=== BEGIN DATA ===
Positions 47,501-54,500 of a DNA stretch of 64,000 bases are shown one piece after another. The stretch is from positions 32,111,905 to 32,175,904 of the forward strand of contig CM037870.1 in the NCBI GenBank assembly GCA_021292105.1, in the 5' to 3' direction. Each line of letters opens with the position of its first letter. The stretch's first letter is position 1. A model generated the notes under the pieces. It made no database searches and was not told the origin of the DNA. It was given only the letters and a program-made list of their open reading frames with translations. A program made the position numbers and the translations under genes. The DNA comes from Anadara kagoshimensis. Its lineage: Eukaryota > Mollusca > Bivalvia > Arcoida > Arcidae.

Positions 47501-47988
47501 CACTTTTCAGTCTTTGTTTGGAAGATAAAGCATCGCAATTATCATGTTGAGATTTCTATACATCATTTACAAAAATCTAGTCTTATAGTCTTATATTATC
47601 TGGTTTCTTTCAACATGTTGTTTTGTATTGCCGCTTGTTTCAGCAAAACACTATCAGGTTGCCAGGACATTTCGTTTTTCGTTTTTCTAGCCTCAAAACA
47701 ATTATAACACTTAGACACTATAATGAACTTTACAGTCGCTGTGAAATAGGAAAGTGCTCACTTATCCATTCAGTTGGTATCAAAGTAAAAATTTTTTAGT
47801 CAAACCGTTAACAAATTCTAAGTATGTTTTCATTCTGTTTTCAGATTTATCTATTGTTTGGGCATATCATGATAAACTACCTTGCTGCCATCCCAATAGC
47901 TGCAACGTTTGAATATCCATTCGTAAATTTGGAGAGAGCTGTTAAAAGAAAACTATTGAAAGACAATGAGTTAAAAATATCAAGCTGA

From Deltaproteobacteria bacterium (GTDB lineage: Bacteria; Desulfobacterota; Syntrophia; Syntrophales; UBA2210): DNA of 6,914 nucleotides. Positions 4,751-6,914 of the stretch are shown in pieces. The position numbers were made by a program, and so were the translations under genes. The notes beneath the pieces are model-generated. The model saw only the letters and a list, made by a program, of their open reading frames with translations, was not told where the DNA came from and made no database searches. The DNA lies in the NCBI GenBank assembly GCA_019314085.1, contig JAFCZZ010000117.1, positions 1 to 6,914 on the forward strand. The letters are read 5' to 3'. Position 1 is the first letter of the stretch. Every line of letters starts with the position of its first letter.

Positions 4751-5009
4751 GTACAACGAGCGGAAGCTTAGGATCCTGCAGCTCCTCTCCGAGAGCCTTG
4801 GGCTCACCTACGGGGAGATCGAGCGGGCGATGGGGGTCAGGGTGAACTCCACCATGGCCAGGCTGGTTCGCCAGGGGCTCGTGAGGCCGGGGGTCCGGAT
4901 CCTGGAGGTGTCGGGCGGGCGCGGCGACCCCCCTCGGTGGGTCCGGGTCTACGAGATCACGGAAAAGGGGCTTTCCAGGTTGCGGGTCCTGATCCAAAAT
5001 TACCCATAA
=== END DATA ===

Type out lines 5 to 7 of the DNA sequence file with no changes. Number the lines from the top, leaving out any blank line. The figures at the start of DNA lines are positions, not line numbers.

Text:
47701 ATTATAACACTTAGACACTATAATGAACTTTACAGTCGCTGTGAAATAGGAAAGTGCTCACTTATCCATTCAGTTGGTATCAAAGTAAAAATTTTTTAGT
47801 CAAACCGTTAACAAATTCTAAGTATGTTTTCATTCTGTTTTCAGATTTATCTATTGTTTGGGCATATCATGATAAACTACCTTGCTGCCATCCCAATAGC
47901 TGCAACGTTTGAATATCCATTCGTAAATTTGGAGAGAGCTGTTAAAAGAAAACTATTGAAAGACAATGAGTTAAAAATATCAAGCTGA